- Russian aircraft carried out attack, according to rebel group
- Attack leaves about 40,000 people without medical services
Airstrikes hit a hospital supported by Medecins Sans Frontieres in Syria’s northern Idlib province, killing at least seven people. An organization monitoring the conflict and the main Syrian opposition group said Russian aircraft carried out the attack.
In an e-mailed statement, MSF said five patients, a caretaker and a guard were killed. At least eight staff members were missing and presumed dead, and several patients were unaccounted for. The hospital was hit four times within minutes in at least two strikes, the statement said.
The U.K.-based Syrian Observatory for Human Rights, which receives reports from activists on the ground, said nine people were killed.
“This appears to be a deliberate attack on a health structure, and we condemn this attack in the strongest possible terms,” Massimiliano Rebaudengo, MSF’s head of mission, said in the statement. The 30-bed hospital had 54 staff, two operating theaters, an outpatients department and an emergency room. Its destruction leaves about 40,000 people without medical services in an active conflict zone, MSF said.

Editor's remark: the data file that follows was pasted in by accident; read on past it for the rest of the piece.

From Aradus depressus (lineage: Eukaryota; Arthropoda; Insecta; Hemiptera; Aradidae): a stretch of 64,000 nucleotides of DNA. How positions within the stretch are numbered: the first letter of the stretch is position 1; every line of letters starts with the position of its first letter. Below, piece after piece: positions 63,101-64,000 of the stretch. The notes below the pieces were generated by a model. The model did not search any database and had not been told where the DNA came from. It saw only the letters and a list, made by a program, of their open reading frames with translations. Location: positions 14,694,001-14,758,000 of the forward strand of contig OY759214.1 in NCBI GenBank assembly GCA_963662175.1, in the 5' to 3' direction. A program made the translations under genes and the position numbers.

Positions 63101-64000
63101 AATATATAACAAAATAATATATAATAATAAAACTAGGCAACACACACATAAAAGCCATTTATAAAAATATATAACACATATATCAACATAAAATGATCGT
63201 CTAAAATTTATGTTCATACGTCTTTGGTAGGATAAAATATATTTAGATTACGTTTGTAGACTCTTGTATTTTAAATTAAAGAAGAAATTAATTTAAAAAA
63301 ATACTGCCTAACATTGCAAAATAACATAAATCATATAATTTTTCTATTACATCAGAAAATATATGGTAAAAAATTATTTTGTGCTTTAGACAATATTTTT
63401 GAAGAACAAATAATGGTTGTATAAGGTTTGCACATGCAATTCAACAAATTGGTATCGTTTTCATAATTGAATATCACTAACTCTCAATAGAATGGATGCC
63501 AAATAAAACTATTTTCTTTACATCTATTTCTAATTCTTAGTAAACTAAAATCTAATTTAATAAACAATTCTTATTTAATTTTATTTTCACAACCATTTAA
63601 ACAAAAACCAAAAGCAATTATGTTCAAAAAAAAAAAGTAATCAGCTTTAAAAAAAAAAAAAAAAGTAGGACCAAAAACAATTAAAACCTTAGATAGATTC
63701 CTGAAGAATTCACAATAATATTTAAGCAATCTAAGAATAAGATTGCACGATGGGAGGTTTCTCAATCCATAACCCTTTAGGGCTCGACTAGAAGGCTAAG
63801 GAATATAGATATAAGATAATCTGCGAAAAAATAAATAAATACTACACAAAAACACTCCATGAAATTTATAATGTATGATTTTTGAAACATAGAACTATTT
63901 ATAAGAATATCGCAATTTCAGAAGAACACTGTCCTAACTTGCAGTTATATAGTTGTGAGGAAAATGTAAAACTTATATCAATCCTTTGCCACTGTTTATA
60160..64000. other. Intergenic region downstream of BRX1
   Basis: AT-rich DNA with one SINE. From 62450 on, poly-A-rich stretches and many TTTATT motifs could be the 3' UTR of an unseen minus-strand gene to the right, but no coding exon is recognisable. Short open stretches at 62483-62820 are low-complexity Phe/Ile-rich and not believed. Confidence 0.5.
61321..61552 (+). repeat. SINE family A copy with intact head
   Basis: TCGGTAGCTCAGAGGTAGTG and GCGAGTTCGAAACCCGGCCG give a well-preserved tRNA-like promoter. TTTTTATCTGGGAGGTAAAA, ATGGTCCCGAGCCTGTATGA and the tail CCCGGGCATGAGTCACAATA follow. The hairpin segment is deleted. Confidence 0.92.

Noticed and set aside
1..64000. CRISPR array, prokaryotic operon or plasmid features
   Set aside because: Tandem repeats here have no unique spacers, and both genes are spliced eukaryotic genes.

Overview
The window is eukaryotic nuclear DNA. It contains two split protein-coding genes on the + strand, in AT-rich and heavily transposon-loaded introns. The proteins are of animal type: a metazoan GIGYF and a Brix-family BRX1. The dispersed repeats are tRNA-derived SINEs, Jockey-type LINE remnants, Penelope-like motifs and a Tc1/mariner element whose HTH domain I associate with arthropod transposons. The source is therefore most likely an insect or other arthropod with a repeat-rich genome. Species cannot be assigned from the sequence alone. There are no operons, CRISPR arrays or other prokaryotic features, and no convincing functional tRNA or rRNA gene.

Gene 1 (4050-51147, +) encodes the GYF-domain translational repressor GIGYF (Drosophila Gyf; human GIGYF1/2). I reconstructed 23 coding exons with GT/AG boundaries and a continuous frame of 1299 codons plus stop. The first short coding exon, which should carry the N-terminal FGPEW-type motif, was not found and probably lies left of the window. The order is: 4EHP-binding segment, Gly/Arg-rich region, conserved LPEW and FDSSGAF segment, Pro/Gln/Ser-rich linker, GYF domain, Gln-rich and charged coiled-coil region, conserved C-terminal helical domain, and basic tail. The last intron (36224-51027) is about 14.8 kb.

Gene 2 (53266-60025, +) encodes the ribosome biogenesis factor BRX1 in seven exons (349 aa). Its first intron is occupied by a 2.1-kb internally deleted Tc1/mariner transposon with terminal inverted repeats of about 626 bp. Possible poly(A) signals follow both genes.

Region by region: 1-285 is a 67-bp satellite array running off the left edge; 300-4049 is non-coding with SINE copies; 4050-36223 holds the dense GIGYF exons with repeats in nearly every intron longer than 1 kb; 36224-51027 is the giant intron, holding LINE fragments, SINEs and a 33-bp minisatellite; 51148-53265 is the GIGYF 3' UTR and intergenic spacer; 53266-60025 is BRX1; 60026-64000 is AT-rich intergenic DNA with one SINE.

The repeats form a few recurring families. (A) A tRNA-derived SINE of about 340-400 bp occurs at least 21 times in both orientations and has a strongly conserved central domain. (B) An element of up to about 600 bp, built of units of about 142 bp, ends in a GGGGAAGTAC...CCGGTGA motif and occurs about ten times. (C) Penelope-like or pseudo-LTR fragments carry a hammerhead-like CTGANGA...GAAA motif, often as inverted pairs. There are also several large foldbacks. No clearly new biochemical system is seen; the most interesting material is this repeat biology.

The medical group, also known in English as Doctors Without Borders, didn’t say who carried out the attack, but the Syrian National Coalition, the main political opposition group, also blamed the Russian air force, saying in an e-mailed statement that “it’s not the first crime Russia has committed.”
The U.S. also condemned the continued strikes “against innocent civilian targets,” citing the MSF hospital as well as the Women’s and Children’s Hospital in Azaz city.
The attacks on civilians cast “doubt on Russia’s willingness and/or ability to help bring to a stop the continued brutality of the Assad regime against its own people,” State Department spokesman John Kirby said in a statement posted on the department’s website.
Russia has come under growing pressure to help turn last week’s vows to forge a cease-fire into a reduction in violence. President Vladimir Putin entered the conflict on the side of Syrian President Bashar al-Assad more than four months ago, and Russia’s airstrikes have helped to drive back rebel forces in Idlib, Aleppo and other parts of Syria.
The fate of the truce deal was thrown into doubt almost immediately after it was announced on Feb. 12. On Saturday, Russian Foreign Minister Sergei Lavrov suggested that the U.S. is reneging on the agreement and put the chances of success at less than 50 percent. U.S. Secretary of State John Kerry demanded an end to Russian bombing of groups that are opposed to Assad but aligned with the U.S.-led effort to defeat Islamic State terrorists.
MSF-supported health facilities in Yemen have also been attacked, in airstrikes in October and January that left several people dead.